4. This is something I’ve definitely thought about a lot. I had the opportunity to see two children whose parents did say “no” to them all the time begin quite early to tune it out, until only continued screaming would get them to pay attention — from their parents, though. If my parents said something to them in a reasonable tone, they’d stop and hear what was being said, because they knew my parents weren’t constantly telling them to stop whatever it was they were doing, even if it was harmless.

    I’ve tried to relax my own standards about how things must be done, or what things can and can’t be handled. It’s meant a little more mess but also a lot more peace. It’s not always easy, though!

  5. I generally like this approach a lot. I do find it over-done not to use the word “no” at all, but awareness of not over-using it and finding replacement statements is beneficial. Children can understand reasonings earlier than some parents seem to think, so if “no” is being used it should be accompanied by an explanation and if possible an alternative. Example: “No, don’t walk through there. The floor is wet. Walk the other side instead.”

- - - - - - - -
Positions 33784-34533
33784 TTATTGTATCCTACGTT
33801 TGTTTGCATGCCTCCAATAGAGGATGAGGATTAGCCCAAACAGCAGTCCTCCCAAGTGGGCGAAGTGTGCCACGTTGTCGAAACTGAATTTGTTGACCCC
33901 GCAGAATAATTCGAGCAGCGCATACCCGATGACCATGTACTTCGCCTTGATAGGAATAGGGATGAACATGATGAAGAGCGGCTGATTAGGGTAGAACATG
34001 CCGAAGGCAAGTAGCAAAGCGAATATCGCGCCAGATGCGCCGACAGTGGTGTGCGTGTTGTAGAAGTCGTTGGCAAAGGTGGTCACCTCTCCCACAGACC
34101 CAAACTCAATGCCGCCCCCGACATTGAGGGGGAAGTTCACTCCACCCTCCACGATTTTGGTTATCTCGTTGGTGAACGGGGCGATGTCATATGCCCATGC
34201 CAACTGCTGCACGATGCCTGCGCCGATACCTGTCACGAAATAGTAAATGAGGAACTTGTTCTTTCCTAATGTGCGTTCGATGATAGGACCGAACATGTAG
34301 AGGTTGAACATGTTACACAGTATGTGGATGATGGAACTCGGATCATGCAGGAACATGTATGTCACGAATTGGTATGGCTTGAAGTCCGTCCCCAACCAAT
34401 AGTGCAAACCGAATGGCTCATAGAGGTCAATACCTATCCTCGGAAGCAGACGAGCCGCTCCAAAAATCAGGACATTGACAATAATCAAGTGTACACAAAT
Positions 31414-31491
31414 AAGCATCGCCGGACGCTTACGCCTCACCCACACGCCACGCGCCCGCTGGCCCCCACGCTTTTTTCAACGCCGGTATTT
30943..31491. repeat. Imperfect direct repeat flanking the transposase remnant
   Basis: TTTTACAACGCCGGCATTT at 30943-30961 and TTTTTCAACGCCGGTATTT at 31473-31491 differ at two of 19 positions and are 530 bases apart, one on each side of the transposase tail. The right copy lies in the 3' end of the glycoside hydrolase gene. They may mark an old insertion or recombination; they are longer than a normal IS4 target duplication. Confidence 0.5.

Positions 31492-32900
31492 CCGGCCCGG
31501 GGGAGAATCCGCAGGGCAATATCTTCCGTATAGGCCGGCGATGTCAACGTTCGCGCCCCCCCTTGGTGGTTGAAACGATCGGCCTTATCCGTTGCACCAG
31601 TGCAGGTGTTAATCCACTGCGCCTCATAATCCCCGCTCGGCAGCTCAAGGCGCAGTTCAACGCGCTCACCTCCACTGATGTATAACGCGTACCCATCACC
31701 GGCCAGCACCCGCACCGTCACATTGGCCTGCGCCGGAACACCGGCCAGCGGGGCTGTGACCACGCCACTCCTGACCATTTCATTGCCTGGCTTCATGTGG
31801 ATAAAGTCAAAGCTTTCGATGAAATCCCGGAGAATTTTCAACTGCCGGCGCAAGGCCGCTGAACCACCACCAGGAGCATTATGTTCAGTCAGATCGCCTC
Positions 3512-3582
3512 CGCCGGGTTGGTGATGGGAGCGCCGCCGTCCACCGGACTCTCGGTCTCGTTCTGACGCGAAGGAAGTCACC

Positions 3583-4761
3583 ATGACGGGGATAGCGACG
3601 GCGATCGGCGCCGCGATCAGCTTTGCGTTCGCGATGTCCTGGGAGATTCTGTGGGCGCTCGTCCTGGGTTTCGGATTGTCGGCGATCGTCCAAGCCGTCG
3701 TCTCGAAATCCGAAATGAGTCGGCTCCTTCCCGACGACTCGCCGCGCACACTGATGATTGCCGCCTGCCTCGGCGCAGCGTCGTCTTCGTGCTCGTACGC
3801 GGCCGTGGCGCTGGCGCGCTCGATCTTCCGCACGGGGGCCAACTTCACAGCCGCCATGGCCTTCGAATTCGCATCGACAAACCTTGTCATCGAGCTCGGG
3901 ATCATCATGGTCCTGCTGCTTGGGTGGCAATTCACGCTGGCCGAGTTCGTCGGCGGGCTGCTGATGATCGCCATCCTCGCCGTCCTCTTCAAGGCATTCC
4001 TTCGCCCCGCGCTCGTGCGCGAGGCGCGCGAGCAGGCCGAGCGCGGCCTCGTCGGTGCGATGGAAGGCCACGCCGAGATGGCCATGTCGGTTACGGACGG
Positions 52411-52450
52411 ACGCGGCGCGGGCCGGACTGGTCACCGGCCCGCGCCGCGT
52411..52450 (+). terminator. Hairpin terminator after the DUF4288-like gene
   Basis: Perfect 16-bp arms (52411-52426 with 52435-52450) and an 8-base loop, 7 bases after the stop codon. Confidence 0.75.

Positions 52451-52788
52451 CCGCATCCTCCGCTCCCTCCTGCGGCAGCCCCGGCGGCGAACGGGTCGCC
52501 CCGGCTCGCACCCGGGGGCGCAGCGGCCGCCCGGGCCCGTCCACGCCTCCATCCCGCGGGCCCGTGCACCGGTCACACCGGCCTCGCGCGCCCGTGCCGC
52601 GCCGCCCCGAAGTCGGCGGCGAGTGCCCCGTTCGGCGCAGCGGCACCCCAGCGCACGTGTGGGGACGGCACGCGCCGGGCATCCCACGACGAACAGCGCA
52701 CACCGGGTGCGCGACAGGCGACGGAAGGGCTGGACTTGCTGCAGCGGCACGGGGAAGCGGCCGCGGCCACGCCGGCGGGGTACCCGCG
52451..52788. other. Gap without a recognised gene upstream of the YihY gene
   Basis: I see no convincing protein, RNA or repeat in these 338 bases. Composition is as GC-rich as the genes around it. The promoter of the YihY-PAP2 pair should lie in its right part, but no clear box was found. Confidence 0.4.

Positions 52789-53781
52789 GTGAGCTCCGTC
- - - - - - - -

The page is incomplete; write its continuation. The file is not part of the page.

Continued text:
6. “No” isn’t a part of my discipline vocabulary either, and hasn’t been since Jenna learned to walk nearly six years ago. The biggest replacement for the constant stream of “don’t” and “can’t” directed at children is to tell them what they CAN do. Hold the glass steady. Gentle hands on the cat. Put it down gently. “One finger touch”. Wait.

    In emergencies, I use “stop” or “freeze!” No is too non-specific. Are you saying no to the running, to the running THAT way, to the coat over the head, to the bare feet? “Stop” gives you time to say what you see and give a direction. My experience of “no” for danger is that my kids keep going until they know what the no was for!